Saturday, 23 June 2007

Cousin Hortense

It’s more than a week since I wrote anything here, and suddenly it seems as if events have overtaken me, and I shall be unable to remember and record everything that has happened lately. We have been living here for six months now, Bill and I; and it’s difficult to recall how long the empty days seemed at first, and how I wondered whether I should ever make the acquaintance of any of the neighbours. Now, I am truly in the thick of everything that’s going on, and my chief difficulty is in remembering who is saying precisely what about whom; to which of the several factions each of my new friends belongs – and where my own affection and loyalties ought to be seen to lie.

My affection for Frances remains undimmed of course. But with her engagement, she has entered regions to which I am unable to go, even in imagination. The idea of the life that she and David must lead together there behind the high walls of the manor house day after day, is one before which I find that contemplation stumbles. I simply cannot envisage their life, and so I have given up trying to make the attempt.

Bill is not so cowardly, and has his own theories about it. “She exists to promote the cause of David Porteous, damn it!” he says. That it’s an ignoble cause is of no consequence, he says; since she believes in it herself. "She’s mistaken, but she believes – oh ardently! And until she sees the error of that belief herself there’s not a thing that any of us can do about it.”

Privately, I think he hopes that sooner or later Frances will have a change of heart, and seek escape – and that when that moment comes, he will be called upon to storm the citadel himself, and bring her out. I believe he would welcome such a contingency; I would go further, and suggest that he probably has battle plans already drawn up, and that they will have something at least of a commando raid about them. Though I could be hopelessly mistaken myself about that aspect of it, of course... Bill has always said I have a tendency towards the fantastic.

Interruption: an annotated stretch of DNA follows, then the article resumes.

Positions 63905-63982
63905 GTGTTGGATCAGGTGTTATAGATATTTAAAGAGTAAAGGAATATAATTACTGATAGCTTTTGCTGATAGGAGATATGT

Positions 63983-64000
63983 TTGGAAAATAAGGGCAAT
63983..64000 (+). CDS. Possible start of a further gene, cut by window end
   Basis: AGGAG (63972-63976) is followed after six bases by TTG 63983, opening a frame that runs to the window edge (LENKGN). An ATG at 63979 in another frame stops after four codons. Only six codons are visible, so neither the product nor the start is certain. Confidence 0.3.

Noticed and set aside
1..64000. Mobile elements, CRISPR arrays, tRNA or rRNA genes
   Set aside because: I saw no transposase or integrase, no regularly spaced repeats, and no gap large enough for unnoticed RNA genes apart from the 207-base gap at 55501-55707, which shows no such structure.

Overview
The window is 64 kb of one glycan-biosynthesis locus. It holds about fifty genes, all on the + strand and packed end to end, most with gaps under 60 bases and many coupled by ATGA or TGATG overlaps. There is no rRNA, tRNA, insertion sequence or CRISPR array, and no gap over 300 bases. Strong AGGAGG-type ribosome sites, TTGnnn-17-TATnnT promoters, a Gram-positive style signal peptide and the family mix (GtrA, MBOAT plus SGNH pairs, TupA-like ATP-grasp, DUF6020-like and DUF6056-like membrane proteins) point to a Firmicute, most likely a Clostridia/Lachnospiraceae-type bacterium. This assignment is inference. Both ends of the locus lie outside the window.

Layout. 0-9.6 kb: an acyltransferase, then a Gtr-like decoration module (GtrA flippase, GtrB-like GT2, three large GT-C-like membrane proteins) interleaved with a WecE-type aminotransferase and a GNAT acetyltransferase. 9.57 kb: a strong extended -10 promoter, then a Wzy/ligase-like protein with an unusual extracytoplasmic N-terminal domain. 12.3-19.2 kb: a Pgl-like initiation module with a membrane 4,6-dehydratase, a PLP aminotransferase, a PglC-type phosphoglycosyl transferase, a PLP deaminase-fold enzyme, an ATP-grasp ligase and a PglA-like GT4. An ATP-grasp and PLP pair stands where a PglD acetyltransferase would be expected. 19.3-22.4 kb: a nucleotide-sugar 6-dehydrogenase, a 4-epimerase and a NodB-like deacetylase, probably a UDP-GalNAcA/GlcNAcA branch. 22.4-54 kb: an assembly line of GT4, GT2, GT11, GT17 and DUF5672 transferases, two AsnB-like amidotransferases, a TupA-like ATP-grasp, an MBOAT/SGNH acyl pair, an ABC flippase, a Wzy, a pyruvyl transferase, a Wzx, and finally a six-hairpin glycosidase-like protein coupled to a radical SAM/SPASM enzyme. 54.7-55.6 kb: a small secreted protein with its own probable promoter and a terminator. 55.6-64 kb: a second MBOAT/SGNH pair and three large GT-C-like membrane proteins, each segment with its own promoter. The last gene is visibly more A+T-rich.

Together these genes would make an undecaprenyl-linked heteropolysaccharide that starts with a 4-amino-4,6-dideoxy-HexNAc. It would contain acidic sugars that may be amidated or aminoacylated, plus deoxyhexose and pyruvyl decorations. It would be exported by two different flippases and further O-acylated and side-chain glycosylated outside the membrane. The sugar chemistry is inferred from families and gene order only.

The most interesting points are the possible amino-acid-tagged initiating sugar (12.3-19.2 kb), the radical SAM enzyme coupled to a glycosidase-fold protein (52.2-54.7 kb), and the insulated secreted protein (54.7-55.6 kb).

Bill has other ladies than Frances on his mind at present, as a matter of fact. Something occurred during our stay with the Macauleys in Suffolk that has altered the perspective of our lives somewhat – though Bill says it’s a mere will-o’-the-wisp of an event, and that I’m over-dramatising it, as is my wont. Whether this is true or not, future developments will doubtless show. But I have decided to relate it for you here just as it occurred. As a light little diversionary story perhaps, that will help dispel the present gloom over the affair of David Porteous and Frances.

You will perhaps recall the rather strange nameless lady who shared my table at Lady Macauley’s luncheon party last month? The one who wore a jewelled bandana on her head, and conversed in sudden short bursts, and unconnected observations? There’s no reason in the world why you should remember her of course; I seem to recall thinking at the time that I was unlikely ever to see her again myself, and should probably never discover precisely who she was, or from whence she’d sprung.

But the fact is that she sprang up again last week while we were in Suffolk with the Macauleys, and has since become a rather extraordinary background presence in our lives. I say ‘our’ lives, but really I mean Bill’s. He seems to have ‘landed’ this strange lady - and will perhaps have some difficulty in extricating himself from her. He has a tendency towards that sort of thing: his life has always to some extent been littered with unattached females of a certain age who form passionate attachments to him. He says it’s another of the occupational hazards of being a foreign correspondent – people identify him with the battles he reports, and make a hero of him on the flimsiest evidence.

This latest conquest of his is called Hortense. Yes, really, that is her name: I haven’t invented it! She was one of the half a dozen or so guests who were sitting around the luncheon table last week, at the moment of our arrival at Barton Flory, Lady Macauley’s childhood home in rural Suffolk. We had arrived late, after an awkward car journey with Rose, who’d insisted on sitting in front with Bill, and kept up an animated conversation all the way.